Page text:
Useful tips to help you buy and use snips correctly.

By Bob Vila | Updated Nov 10, 2013 8:10 PM

We may earn revenue from the products available on this page and participate in affiliate programs.

Photo: Flickr

When I see a pair of giant snips, I think of Laurel and Hardy. Snips do look a lot like scissors, but they tend to be large enough to make great props for a comedy routine. Maybe a Three Stooges skit is more like it: The scene would benefit from some of their inimitable sound effects.

More to the point, some pairs of snips are enormous, some are smaller, but all con­sist of a pair of blades that pivot at a center point. They are put to use like scissors, too, in cutting operations that slice through thin layers of material.

Snips are, by definition, metal-cutting tools. Compared to scis­sors, snips have disproportionately long handles, which provide added leverage when cutting metal. Some snips have ring-shaped handles enabling the tool to be held like scissors; others have straight handles. Snips can be used one-handed or both hands may be required, depending upon the weight of the tool and the gauge of the material to be cut.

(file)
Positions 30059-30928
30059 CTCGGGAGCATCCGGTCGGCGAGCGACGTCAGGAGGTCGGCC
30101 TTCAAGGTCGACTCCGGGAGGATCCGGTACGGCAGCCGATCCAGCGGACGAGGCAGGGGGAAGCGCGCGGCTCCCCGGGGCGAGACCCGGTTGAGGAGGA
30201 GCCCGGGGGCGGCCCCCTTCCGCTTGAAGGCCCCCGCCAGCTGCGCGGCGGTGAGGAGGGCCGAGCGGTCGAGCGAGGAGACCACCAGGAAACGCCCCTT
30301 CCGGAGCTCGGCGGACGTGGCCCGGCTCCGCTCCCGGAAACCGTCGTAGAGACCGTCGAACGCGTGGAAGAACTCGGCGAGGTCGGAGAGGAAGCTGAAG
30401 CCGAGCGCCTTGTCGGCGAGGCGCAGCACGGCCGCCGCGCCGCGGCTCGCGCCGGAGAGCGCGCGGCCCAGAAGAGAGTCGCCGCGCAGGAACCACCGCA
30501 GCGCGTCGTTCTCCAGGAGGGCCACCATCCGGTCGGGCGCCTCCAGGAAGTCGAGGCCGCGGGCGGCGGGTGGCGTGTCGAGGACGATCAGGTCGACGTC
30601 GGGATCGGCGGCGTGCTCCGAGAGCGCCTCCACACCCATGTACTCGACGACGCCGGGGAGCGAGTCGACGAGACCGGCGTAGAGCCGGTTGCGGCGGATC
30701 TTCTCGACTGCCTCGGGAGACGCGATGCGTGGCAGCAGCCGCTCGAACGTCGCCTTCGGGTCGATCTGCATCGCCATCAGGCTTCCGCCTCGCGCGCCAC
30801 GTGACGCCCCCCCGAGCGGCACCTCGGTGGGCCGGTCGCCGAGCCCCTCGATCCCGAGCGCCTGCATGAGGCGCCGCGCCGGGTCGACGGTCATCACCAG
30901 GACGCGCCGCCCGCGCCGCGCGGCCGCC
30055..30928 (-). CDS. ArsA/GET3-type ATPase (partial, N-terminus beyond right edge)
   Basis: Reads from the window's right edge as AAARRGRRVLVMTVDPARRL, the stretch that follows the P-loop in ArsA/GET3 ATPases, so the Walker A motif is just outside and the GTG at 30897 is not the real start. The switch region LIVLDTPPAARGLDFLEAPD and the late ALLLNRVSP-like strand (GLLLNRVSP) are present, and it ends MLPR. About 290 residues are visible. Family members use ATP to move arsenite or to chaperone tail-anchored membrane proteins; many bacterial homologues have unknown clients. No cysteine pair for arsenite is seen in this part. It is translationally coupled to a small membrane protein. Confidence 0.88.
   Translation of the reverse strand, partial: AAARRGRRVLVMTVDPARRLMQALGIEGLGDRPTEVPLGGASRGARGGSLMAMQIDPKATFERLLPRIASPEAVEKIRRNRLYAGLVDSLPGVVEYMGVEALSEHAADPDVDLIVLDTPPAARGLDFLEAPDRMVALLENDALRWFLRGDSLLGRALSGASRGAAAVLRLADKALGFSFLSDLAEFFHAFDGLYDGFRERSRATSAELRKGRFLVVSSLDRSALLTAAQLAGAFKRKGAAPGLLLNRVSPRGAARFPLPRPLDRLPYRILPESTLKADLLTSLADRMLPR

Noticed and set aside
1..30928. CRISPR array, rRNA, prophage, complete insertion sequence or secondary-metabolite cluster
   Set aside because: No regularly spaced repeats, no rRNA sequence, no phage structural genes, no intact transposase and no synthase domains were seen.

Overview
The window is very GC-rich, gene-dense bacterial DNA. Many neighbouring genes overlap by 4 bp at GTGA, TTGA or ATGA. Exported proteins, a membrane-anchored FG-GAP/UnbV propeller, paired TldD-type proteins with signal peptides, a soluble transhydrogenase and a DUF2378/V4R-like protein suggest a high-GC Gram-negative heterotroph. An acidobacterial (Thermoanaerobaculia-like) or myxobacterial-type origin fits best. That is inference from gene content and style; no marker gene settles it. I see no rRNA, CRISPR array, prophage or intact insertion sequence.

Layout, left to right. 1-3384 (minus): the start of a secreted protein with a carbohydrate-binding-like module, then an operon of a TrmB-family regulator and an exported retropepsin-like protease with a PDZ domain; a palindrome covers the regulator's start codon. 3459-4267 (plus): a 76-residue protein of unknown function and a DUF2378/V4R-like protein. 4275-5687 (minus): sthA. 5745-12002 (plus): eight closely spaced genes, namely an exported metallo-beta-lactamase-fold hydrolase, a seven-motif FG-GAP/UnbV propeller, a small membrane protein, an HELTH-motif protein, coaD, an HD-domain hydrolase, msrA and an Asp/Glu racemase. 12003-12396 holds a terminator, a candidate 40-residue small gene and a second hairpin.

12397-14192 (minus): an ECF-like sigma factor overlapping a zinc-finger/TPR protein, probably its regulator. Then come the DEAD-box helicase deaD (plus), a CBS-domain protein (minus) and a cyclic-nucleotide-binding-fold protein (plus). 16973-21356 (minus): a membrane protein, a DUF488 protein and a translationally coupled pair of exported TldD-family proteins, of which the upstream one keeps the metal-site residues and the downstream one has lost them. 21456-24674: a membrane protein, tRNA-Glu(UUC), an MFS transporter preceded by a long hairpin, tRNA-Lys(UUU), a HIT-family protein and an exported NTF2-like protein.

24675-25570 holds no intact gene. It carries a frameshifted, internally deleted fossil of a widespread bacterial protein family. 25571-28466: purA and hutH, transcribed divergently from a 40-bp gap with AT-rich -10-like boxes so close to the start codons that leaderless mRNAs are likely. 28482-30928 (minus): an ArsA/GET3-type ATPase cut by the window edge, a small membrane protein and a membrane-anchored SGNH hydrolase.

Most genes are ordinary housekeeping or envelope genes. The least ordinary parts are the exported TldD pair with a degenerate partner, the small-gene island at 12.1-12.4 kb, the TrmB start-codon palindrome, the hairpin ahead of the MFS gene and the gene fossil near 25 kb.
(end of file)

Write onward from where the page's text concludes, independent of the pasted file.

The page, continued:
Snips are indispensable for a variety of jobs. For example, in cut­ting flashing (metal used to seal off roof joints and angles to prevent leaks), using snips can make precise cuts of the aluminum or cop­per a simple matter.

Snips are manufactured with blades that have straight cutting edges or curved ones. Tight, concave cuts are made easily using hawk’s-bill snips, tools with blades in a crescent-like curve. More gradual curves are cut with blades that are curved more gently.

Unless you need to cut sheet metal frequently, the chances are that a single, smaller pair of snips will fill your occasional needs. One op­tion I favor is a design called compound leverage snips. The ad­vantage of their double-hinged design is that there is less force needed for cutting, which translates to easier, more accurate cuts. Compound leverage snips, which are also known as avia­tion snips (because they were developed for use in the manufacture of aircraft), can be purchased with blades designed for right-hand, left-hand, or straight cuts.

Another option is a pair of duckbill snips. Though unsuitable for cutting sheet metal of heavier gauges, duckbill snips are ideal for cut­ting screening, light-duty sheet metal, and wire. Because their blades are relatively narrow, duckbill snips can also be used for cutting gentle curves.

Whatever kinds of snips you use, never try to force them to cut materials that are heavier or harder than they are designed to cut. If you do, the blades will dull rapidly and create problems for future projects.